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Groensteen, Thierry: The System of Comics. Jackson: Univ. Press of Mississippi, 2007. (188 S.) 
Resource type: Book
Languages: englisch
ID no. (ISBN etc.): 1-57806-925-4
BibTeX citation key: Groensteen2007a
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Categories: General
Keywords: Semiotik
Creators: Groensteen
Publisher: Univ. Press of Mississippi (Jackson)
In this book, originally published in France in 1999, Groensteen explains clearly the subtle, complex workings of the medium and its unique way of combining visual, verbal, spatial, and chronological expressions. The author explores the nineteenth-century pioneer Rodolphe Töpffer, contemporary Japanese creators, George Herriman's Krazy Kat, and modern American autobiographical comics.
The System of Comics uses examples from a wide variety of countries including the United States, England, Japan, France, and Argentina. It describes and analyzes the properties and functions of speech and thought balloons, panels, strips, and pages to examine methodically and insightfully the medium's fundamental processes.
From this, Groensteen develops his own coherent, overarching theory of comics, a “system” that both builds on existing studies of the “word and image” paradigm and adds innovative approaches of his own. Examining both meaning and appreciation, the book provides a wealth of ideas that will challenge the way scholars approach the study of comics. By emphasizing not simply “storytelling techniques” but also the qualities of the printed page and the reader's engagement, the book's approach is broadly applicable to all forms of interpreting this evolving art.

Table of Contents

Bart Beaty and Nick Nguyen: Foreword (vii)

Toward a New Semiology of Comics (1)
– The useless dispute about signifying units (3)
– A dominantly visual narrative species (7)
The Impossible Definition (12)
Iconic Solidarity as a Foundational Principle (17)
Introducing Arthrology and the Spatio-Topia (21)

1.0 (24)
1.1 The Pregnancy of the Panel (24)
1.2 The First Spatio-Topical Parameters (27)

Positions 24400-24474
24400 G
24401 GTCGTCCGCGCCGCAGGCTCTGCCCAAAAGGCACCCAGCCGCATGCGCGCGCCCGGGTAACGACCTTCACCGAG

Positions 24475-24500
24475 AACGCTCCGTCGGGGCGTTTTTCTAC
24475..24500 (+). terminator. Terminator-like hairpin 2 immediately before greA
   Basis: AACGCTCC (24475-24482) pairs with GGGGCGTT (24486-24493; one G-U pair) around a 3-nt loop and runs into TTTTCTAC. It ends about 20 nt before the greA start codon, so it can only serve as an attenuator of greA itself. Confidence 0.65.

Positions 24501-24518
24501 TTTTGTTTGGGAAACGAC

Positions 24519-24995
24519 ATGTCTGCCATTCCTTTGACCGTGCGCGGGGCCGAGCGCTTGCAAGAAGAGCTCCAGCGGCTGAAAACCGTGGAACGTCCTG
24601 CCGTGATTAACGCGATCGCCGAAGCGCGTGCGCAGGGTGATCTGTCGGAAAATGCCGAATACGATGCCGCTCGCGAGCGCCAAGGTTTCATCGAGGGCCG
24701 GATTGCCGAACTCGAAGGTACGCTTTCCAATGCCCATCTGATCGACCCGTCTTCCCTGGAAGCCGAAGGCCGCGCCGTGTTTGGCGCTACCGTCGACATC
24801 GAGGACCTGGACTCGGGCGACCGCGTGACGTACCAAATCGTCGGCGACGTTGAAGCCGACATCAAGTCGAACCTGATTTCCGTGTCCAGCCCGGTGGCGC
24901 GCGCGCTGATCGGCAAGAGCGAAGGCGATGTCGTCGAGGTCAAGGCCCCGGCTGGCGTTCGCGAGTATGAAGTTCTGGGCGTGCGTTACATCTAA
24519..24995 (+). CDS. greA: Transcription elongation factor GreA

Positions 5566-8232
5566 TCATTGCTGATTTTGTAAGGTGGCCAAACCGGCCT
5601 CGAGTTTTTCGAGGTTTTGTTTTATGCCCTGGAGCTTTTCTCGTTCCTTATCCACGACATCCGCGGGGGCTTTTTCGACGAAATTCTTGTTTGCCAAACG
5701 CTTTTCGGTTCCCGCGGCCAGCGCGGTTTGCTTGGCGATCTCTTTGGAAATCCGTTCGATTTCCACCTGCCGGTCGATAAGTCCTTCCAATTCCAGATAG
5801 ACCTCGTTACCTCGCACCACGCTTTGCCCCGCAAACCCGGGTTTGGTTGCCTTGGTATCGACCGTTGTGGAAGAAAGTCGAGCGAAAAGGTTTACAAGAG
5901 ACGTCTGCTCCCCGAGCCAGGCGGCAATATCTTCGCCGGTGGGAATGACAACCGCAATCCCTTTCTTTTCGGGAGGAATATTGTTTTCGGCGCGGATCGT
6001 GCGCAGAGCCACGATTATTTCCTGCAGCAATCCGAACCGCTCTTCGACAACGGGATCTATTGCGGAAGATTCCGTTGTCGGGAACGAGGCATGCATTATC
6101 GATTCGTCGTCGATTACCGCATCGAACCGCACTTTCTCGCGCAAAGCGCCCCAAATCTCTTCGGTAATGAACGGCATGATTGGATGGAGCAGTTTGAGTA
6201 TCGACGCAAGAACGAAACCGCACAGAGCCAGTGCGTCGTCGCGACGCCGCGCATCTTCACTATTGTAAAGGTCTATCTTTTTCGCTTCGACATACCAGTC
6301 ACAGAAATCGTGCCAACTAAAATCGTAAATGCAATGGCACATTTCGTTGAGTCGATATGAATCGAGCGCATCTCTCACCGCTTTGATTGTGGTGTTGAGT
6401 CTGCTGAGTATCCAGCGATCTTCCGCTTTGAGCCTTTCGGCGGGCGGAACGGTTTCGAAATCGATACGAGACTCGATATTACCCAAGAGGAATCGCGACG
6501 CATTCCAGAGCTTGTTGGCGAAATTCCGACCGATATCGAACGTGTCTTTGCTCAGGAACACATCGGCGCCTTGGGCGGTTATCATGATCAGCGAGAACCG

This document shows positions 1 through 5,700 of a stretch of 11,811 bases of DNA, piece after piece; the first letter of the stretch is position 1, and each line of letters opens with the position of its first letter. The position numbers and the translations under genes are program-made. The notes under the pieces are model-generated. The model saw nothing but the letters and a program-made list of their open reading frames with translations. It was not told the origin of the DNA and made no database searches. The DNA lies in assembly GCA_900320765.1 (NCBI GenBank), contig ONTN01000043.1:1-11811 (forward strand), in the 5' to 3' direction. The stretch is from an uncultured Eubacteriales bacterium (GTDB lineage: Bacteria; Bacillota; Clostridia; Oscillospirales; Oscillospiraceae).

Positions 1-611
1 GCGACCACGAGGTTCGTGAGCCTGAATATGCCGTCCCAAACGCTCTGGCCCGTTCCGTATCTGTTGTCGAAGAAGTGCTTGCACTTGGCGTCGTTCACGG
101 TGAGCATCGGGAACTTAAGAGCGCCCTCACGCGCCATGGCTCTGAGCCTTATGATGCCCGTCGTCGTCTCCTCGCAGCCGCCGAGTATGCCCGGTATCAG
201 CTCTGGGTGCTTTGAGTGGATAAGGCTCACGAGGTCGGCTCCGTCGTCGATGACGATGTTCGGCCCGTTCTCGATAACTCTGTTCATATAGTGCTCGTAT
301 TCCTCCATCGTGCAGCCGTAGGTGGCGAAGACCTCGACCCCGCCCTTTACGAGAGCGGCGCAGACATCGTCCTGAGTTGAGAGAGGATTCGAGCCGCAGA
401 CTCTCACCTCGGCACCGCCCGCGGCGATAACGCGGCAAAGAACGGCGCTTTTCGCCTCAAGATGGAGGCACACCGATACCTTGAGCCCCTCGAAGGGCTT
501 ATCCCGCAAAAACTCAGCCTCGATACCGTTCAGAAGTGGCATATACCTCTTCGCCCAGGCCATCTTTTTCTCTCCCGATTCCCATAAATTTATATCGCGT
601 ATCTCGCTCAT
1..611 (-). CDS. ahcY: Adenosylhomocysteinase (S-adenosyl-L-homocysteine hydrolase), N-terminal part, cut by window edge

1.3 The Hyperframe and the Page (30)
1.4 On the Importance of the Margin (31)
1.5 The Site (34)
1.6 The Composition of the Double Page (35)
1.7 The Functions of the Frame (39)
1.7.1 The Function of Closure (40)
1.7.2 The Separative Function (43)
1.7.3 The Rhythmic Function (45)
1.7.4 The Structuring Function (46)
1.7.5 The Expressive Function (49)
1.7.6 The Readerly Function (53)
1.8 An Intermediary Space: The Strip (57)
1.9 An Additional Space: The Word Balloon (67)
1.9.1 The Balloon in the Panel (67)
1.9.2 The Balloons in the Page (79)
1.10 On the Inset (85)
1.11 On the Page Layout (91)
1.11.1 The Typology of Benoît Peeters (93)
1.11.2 A Defense and Illustration of the Regular Layout (96)
1.11.3 New Propositions (97)

2.0 (103)
2.1 Regarding the Threshold of Narrativity (103)
2.2 A Plurivectorial Narration (108)
2.3 The Planes of Meaning (110)
2.4 To the Research of the Gutter (112)
2.5 Redundancy (115)
2.6 Breakdown and Mise en scène (117)
2.7 Description and Interpretation (121)
2.8 The Functions of the Verbal (127)
2.9 An Exercise of Translation (134)
2.10 Breakdown and Page Layout (142)

3.1 The Stage of Gridding (Quadrillage) (144)
3.2 A First Approach to Braiding (145)
3.3 From Site to Place (147)
3.4 Some Compact Series (149)
3.5 Dialogue from Page to Page (151)
3.6 The Innerved Network (152)
3.7 The Imperialism of Braiding (156)


Notes (165)
Index (179)

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